Translating your website is a great way to reach clients with limited English proficiency. The US Census Bureau estimates that 4.4% of households in the United States speak only limited English. Almost 25% of those households speak an Asian or Pacific Island language, and close to 22% speak Spanish.
As an attorney, you have the responsibility to provide the same quality of service to all clients, regardless of a person’s native language. But if you want community members with limited English proficiency to be able to access your services, you have to make sure they can read your content.
And so you decide to translate parts of your site. It’s a good thought, but keep in mind that how you translate matters – and that Google Translate is not the way to go.
The Problem with Google Translate
It would be easy for your law practice to auto-translate its website into a second or third language. Clients could see the practice’s services and the attorneys could hire interpreters if necessary.
But there’s a hole in that plan, and it has to do with how search engines view automatically translated content.
Automatically translated text = auto-generated content
Google constantly refines its algorithms so that relevant, high-quality content will appear on a user’s results page. To achieve that goal, Google seeks out content that appears to be generated by a computer program.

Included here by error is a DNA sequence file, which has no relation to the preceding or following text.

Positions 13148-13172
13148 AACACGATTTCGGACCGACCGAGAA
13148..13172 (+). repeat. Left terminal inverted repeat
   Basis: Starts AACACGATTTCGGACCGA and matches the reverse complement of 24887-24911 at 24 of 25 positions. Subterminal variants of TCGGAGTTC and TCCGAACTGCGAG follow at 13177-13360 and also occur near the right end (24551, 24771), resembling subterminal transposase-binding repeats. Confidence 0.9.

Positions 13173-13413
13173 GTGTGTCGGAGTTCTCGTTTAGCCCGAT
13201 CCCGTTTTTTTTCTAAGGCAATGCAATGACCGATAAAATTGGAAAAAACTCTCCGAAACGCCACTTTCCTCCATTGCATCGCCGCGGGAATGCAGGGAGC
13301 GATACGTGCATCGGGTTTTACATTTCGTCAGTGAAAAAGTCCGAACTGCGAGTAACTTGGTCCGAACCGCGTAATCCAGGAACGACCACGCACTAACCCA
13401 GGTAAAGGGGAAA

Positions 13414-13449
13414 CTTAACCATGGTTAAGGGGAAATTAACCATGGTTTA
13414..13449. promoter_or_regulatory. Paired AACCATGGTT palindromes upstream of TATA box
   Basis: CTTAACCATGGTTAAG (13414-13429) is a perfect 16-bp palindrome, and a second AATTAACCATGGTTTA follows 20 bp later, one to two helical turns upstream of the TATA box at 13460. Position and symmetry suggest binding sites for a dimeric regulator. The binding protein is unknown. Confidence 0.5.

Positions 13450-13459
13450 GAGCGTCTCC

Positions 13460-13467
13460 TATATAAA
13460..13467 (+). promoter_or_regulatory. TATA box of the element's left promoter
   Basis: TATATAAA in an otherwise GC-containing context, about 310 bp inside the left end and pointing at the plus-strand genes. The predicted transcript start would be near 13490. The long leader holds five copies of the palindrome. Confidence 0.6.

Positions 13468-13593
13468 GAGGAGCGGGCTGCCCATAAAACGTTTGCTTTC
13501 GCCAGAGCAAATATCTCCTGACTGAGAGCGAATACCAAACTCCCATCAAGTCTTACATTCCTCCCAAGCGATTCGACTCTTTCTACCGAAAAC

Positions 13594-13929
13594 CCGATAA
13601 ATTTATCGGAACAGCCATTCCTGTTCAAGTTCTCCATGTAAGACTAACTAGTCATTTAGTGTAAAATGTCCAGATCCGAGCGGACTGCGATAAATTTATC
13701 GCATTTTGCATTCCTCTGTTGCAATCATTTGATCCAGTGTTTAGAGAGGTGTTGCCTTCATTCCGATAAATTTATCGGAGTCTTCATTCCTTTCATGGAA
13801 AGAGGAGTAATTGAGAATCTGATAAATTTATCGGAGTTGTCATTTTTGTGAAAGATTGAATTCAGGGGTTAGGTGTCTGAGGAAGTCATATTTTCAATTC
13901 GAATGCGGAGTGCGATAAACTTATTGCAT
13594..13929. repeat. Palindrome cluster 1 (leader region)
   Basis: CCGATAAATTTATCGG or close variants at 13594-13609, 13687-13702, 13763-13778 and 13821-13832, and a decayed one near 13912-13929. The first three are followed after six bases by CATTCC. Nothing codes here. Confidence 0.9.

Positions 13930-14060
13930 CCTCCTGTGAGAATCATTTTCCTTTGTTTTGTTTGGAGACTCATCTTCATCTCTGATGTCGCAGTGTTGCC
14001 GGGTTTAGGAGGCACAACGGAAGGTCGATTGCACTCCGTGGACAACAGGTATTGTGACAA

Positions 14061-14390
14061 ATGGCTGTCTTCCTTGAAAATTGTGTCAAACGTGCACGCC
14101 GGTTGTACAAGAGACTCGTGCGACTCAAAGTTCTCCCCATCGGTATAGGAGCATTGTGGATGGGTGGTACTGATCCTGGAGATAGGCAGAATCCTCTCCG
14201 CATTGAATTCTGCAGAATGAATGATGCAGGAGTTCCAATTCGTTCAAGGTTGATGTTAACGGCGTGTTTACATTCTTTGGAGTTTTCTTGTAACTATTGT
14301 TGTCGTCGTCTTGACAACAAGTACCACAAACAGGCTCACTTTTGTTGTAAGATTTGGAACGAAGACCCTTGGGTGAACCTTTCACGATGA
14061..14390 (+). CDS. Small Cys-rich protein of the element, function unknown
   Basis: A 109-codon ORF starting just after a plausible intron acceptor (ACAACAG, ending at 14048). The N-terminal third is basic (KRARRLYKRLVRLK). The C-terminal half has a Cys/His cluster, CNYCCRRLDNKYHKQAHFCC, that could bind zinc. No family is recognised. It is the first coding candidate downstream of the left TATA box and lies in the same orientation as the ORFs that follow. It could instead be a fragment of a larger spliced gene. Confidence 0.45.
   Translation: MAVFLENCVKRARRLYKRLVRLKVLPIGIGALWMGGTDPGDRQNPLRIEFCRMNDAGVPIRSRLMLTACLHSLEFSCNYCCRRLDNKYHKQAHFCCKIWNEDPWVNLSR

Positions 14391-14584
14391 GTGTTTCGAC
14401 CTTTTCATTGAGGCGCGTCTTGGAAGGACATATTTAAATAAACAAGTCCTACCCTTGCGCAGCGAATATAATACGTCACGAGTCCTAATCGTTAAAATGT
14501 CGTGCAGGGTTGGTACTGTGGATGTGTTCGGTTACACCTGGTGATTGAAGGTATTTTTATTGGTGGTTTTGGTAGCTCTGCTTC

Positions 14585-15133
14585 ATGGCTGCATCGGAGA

According to Google, automatically generated content includes “text translated by an automated tool without human review or curation before publishing.” Content that goes through Google Translate fits that definition perfectly.
John Mueller, a webmaster trends analyst from Google, posted on one auto-translated site that this kind of content “should be blocked from crawling/indexing.”
In case you’re not familiar with Google’s lingo, “crawling” is how the search engines’ bots find new and updated pages. Indexing is what happens when Google adds the information about those sites to its list of all active and legitimate websites.
If your site is auto-translated, Google might ignore the translated content altogether. So when a Spanish speaker searches for your site, he or she might not see it. Knowing this, you can see clearly why auto-translation is a poor SEO strategy.
You might be considering adjusting the auto-translated content enough that Google will recognize the “human review or curation.” That’s a fine solution, provided that you can follow through and serve the client when he or she does get to you.
Consider whether you’re able to offer human interpretation and
translation services to your clients with limited English. If you only have the
resources for automatic translation, you’ll serve those clients better by
referring them to an attorney who is more proficient in their native languages.
You’ll be helping a colleague, perhaps establishing a referral relationship,
and ensuring that a client in need gets the best service possible.